Antimony telluride

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Antimony telluride
Names
Other names
antimony telluride, antimony(III) telluride, antimony telluride, diantimony tritelluride
Identifiers
3D model (Jmol)
ChemSpider
ECHA InfoCard 100.014.074
Properties
Sb2Te3
Molar mass 626.32 g·mol−1
Appearance grey solid
Density 6.50 g cm−3[1]
Melting point 620 °C (1,148 °F; 893 K)[1]
Hazards
US health exposure limits (NIOSH):
PEL (Permissible)
TWA 0.5 mg/m3 (as Sb)[2]
REL (Recommended)
TWA 0.5 mg/m3 (as Sb)[2]
Related compounds
Other anions
Sb2O3
Sb2S3
Sb2Se3
Other cations
As2Te3
Bi2Te3
Except where otherwise noted, data are given for materials in their standard state (at 25 °C [77 °F], 100 kPa).
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Infobox references

Antimony telluride is an inorganic compound with the chemical formula Sb2Te3. It is a grey, crystalline solid, although its melting point, density and colour may depend on the crystalline form it adopts.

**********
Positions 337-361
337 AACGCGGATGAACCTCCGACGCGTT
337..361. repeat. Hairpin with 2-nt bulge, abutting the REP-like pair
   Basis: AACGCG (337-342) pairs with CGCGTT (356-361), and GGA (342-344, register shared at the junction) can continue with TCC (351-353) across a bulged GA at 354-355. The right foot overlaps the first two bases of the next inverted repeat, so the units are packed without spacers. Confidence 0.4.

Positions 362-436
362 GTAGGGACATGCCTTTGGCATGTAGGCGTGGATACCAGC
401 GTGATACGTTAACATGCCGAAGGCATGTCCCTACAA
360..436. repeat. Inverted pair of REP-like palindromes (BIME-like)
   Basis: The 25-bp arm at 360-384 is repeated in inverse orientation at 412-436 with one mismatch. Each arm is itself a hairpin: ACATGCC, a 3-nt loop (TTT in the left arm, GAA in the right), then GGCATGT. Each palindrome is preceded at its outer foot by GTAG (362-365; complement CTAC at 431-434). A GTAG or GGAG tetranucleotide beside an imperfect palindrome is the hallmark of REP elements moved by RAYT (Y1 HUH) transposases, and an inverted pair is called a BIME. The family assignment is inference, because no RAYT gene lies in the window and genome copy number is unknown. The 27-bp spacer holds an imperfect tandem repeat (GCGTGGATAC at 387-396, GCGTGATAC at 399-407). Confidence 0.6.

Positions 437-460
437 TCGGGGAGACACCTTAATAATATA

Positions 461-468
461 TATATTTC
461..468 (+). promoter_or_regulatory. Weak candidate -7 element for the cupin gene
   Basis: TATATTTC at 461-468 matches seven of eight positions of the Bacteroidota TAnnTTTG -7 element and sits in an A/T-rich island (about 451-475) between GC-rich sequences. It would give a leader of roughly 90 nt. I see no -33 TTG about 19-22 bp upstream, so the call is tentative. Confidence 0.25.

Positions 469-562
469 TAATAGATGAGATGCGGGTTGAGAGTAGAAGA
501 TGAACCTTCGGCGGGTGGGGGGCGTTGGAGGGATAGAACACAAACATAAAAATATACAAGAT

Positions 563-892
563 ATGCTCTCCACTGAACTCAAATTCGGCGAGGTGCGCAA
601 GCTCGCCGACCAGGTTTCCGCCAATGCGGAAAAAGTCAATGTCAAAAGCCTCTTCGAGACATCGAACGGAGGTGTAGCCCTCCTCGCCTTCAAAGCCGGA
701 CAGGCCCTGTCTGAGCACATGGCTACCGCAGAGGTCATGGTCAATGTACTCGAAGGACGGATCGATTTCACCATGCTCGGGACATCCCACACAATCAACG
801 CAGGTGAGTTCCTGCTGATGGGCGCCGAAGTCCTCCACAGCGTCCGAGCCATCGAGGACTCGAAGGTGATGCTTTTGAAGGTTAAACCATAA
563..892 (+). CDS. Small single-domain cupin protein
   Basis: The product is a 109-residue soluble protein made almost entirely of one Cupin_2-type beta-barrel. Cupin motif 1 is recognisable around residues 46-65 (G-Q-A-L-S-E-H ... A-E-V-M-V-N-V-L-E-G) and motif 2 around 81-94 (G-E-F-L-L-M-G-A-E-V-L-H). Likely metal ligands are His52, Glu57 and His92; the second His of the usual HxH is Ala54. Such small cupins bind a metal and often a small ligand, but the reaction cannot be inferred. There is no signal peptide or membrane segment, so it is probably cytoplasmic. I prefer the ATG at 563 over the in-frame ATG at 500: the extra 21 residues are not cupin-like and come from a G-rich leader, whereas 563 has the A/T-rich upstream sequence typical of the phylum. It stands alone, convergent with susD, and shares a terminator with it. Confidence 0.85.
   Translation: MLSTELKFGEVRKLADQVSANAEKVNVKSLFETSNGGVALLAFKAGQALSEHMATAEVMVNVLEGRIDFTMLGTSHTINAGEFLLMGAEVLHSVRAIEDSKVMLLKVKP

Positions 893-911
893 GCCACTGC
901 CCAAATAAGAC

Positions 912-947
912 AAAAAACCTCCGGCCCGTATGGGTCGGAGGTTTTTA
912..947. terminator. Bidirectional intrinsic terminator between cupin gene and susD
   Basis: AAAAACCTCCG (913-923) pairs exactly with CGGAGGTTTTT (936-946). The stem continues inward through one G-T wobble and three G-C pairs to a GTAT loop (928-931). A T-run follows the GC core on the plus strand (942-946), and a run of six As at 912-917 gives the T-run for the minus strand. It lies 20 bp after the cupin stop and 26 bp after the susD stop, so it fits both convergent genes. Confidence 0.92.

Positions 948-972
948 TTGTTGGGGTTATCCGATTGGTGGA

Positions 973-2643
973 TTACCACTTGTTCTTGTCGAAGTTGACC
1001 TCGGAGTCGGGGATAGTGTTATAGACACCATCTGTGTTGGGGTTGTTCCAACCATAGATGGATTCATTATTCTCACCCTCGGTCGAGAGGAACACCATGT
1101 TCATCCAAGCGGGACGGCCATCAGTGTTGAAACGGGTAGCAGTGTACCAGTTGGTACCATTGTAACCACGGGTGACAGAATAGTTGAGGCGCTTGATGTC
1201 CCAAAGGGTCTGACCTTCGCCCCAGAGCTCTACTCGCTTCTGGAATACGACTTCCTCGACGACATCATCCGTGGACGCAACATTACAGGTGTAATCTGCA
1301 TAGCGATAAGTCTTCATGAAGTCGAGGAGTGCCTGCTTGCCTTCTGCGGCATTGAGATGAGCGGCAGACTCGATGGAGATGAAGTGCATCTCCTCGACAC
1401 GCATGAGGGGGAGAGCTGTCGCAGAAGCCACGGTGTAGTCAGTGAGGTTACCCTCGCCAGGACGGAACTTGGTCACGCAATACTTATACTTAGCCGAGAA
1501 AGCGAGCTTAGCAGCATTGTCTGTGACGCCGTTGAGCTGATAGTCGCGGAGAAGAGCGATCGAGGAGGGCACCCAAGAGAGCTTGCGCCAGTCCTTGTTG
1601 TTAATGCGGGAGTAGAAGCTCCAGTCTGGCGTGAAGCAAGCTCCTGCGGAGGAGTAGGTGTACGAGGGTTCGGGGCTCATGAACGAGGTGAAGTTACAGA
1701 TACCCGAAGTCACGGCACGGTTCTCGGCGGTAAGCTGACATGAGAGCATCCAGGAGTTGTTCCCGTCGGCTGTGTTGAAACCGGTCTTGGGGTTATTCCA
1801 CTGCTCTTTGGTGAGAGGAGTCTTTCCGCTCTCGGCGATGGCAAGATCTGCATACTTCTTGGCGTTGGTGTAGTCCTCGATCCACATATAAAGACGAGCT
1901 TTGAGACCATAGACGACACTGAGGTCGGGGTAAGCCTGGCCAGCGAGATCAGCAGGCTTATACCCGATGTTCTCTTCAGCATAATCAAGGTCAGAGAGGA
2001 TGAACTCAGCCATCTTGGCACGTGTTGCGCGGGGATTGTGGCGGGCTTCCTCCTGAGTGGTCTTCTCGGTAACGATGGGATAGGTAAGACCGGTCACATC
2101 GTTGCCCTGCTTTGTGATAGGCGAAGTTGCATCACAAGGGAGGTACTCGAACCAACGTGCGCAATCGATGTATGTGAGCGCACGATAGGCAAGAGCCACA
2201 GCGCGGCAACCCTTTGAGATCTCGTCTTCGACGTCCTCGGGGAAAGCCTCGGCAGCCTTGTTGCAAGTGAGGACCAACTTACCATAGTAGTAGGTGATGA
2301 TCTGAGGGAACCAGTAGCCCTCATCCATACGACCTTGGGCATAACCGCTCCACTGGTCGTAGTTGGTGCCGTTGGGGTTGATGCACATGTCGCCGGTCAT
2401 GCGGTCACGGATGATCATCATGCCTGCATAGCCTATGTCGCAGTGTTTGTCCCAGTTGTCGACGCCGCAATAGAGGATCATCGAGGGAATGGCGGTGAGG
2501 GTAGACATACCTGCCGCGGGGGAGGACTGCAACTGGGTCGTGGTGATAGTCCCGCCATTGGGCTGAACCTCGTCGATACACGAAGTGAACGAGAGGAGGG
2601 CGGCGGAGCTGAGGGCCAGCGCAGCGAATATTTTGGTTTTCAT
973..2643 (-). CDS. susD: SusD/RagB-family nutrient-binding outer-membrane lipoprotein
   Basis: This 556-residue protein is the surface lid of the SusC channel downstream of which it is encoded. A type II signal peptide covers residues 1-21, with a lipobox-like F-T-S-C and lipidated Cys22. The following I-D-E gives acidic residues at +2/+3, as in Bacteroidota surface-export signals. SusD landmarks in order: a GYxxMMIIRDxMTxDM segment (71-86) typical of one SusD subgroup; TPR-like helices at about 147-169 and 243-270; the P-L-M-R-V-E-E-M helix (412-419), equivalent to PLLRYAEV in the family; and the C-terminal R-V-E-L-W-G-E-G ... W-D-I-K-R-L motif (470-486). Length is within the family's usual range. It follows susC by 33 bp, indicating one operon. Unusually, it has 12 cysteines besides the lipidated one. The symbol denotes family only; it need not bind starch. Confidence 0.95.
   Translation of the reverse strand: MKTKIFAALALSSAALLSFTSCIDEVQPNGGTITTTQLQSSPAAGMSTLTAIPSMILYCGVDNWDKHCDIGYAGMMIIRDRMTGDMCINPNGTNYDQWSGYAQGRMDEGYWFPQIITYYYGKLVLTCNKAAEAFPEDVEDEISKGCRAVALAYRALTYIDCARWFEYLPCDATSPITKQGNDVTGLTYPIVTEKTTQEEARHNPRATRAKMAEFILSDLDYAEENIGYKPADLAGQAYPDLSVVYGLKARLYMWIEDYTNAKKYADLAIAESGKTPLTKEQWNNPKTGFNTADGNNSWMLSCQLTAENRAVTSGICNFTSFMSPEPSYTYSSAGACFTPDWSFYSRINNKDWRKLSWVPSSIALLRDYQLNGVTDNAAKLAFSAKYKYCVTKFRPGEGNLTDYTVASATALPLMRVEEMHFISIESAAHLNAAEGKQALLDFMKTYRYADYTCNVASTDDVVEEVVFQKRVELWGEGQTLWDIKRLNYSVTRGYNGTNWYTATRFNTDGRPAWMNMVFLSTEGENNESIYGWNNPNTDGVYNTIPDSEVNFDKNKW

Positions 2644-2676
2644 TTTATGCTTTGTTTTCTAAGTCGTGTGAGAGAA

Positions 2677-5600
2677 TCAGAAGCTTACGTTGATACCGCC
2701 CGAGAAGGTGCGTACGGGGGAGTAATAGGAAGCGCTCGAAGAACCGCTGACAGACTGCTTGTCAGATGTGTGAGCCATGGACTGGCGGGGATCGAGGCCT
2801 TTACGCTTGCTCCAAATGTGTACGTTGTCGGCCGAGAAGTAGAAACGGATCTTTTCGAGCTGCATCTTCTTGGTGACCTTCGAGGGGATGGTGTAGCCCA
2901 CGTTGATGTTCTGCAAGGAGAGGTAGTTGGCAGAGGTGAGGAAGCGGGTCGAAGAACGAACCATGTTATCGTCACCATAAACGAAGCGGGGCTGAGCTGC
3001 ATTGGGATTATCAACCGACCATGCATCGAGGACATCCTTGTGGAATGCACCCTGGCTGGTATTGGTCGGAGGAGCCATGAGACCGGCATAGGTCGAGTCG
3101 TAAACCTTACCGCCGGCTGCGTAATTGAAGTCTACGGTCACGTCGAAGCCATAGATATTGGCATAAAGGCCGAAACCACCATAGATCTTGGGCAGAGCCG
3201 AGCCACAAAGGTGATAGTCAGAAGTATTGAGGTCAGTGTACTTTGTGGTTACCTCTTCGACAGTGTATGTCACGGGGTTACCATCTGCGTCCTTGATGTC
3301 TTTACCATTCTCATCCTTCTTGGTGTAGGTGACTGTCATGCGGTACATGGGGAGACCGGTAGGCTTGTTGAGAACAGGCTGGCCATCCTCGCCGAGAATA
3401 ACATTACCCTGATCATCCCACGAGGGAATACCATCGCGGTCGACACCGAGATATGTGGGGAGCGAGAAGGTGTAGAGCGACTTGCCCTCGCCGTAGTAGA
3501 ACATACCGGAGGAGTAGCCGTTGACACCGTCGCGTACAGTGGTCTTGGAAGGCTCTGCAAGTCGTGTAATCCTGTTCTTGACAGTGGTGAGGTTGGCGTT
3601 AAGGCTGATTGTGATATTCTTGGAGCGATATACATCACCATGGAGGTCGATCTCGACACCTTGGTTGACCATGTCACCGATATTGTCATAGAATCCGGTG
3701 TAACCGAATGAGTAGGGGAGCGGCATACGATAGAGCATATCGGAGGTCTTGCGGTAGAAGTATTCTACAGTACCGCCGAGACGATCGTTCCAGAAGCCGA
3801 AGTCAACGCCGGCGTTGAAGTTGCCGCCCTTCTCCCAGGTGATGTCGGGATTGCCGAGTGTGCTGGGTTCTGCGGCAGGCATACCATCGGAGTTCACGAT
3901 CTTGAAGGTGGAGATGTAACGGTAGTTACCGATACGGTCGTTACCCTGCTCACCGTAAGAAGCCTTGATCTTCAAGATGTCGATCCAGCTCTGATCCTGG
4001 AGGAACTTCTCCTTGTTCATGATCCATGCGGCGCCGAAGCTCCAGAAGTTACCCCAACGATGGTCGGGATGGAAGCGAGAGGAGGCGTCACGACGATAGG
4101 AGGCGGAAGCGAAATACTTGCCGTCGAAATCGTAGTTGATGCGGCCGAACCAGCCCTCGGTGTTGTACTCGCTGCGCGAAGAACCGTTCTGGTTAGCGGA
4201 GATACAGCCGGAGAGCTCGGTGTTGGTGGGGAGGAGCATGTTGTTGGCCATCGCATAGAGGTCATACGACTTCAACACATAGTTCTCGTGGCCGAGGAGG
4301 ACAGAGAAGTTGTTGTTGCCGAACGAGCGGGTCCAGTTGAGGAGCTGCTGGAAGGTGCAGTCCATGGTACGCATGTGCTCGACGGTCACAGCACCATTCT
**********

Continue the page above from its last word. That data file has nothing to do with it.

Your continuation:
Synthesis[edit]

Antimony telluride can be formed by the reaction of antimony with tellurium at 500–900 °C.[1]

2Sb(l) + 3Te(l) → Sb2Te3(l)

Applications[edit]

Like other binary chalcogenides of antimony and bismuth, Sb2Te3 has been investigated for its semiconductor properties. It can be transformed into both n-type and p-type semiconductors by doping with an appropriate dopant.[1]

Sb2Te3 forms the pseudobinary intermetallic system germanium-antimony-tellurium with germanium telluride, GeTe.[3]

Like bismuth telluride, Bi2Te3, antimony telluride has a large thermoelectric effect and is therefore used in solid state refrigerators.[1]

References[edit]

  1. ^ a b c d e Greenwood, Norman N.; Earnshaw, Alan (1997). Chemistry of the Elements (2nd ed.). Butterworth-Heinemann. pp. 581–582. ISBN 0-08-037941-9. 
  2. ^ a b "NIOSH Pocket Guide to Chemical Hazards #0036". National Institute for Occupational Safety and Health (NIOSH). 
  3. ^ Wełnic, Wojciech; Wuttig, Matthias (2008). "Reversible switching in phase-change materials". Materials Today. 11 (6): 20–27. doi:10.1016/S1369-7021(08)70118-4.